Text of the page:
by Maria Lysenko on Unsplash

 

Ways To Mentally and Emotionally Support Your Teen With ADHD

 

Beyond providing resources, you should support your teen with ADHD mentally and emotionally. This requires a certain level of empathy and patience. It’s important to acknowledge that the challenges your teen faces are normal.

 

Providing them with consistency in routine and unwavering support will help them feel more secure, which is especially important during this age when many kids are laden with doubts and feelings of instability when trying to find themselves. Providing a secure environment that fosters open communication and expression without judgment is crucial to building their self-esteem and sense of identity.

 

Getting Them Involved and Engaged

 

Engaging your teen with ADHD involves a holistic approach that includes community and outdoor enrichment activities. Nature can act as a form of therapy while allowing you to connect with your teen on a deeper level. Consider heading out on the trails, riding horses, or even signing up for a nature therapy course with them.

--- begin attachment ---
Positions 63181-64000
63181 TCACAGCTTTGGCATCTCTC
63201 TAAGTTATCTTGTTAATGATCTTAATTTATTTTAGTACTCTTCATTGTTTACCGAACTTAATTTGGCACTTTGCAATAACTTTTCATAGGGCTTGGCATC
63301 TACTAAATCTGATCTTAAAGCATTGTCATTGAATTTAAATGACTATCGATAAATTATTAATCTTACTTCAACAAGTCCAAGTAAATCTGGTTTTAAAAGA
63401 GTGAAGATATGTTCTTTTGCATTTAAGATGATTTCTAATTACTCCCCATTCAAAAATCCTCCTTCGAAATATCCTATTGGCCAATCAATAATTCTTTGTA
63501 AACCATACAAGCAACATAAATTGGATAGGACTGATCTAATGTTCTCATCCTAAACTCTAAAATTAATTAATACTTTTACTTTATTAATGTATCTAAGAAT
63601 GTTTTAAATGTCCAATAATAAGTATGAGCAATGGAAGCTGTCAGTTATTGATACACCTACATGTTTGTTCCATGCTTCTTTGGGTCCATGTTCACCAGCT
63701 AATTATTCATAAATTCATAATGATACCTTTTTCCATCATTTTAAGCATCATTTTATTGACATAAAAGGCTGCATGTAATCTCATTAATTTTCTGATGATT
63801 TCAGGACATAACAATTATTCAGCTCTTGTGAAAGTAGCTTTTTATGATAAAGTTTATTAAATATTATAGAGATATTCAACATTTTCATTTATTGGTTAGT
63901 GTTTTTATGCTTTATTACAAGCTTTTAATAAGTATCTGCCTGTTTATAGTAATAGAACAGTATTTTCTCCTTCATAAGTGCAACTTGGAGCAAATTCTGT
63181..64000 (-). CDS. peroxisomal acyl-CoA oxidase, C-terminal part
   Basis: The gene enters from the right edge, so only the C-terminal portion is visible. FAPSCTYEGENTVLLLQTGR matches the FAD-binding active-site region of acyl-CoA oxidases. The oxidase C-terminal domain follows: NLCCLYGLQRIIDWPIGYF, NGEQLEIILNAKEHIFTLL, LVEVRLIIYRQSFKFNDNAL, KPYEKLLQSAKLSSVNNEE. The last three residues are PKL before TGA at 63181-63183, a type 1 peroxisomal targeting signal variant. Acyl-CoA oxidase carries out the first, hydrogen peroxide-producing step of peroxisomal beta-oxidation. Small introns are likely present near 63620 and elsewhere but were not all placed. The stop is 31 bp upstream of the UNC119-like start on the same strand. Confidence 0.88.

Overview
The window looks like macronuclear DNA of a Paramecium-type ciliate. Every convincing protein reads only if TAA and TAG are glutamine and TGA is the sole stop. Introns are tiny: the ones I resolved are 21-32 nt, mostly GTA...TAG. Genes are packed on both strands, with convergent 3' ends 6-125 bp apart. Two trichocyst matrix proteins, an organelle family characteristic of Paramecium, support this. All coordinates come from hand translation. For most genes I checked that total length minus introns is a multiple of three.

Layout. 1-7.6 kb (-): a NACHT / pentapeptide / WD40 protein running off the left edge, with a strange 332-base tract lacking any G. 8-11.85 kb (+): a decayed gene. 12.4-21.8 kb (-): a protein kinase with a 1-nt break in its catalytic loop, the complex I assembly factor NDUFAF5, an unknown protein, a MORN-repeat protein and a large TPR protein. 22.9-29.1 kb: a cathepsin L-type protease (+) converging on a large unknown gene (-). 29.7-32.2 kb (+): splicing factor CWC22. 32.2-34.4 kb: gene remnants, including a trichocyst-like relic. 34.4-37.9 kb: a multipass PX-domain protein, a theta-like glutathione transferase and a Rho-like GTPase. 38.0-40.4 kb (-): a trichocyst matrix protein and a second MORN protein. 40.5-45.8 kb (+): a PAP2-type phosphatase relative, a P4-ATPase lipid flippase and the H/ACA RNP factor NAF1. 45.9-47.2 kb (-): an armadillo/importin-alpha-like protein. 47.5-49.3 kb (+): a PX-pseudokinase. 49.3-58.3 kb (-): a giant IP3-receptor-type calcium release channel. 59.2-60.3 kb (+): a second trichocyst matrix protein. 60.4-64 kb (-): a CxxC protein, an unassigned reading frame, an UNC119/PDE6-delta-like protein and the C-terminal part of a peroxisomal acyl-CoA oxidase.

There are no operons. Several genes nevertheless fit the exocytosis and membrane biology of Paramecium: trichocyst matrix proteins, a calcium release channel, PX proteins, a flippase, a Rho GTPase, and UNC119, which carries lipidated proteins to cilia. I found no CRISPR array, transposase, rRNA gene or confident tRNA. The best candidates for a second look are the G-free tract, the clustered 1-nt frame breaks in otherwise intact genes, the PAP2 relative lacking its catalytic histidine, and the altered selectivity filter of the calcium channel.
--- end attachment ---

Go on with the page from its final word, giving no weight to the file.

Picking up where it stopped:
Green time — or time spent outdoors — has been linked to reduced ADHD symptoms. Combining physical activity with getting outdoors can be a recipe for success. Physical activity improves mental health, and this can equip your teen with the confidence to keep up these healthy habits into their adult life.

 

To facilitate community involvement, try picking a safe neighborhood. Check out crime rates and available amenities, looking for opportunities for your teen to volunteer or join local sports organizations. A walkable environment not only gets them outdoors but also increases their chances of socialization. Forming social bonds can enhance your teen’s feelings of support and add to their confidence in themselves.

 

Teaching Life Skills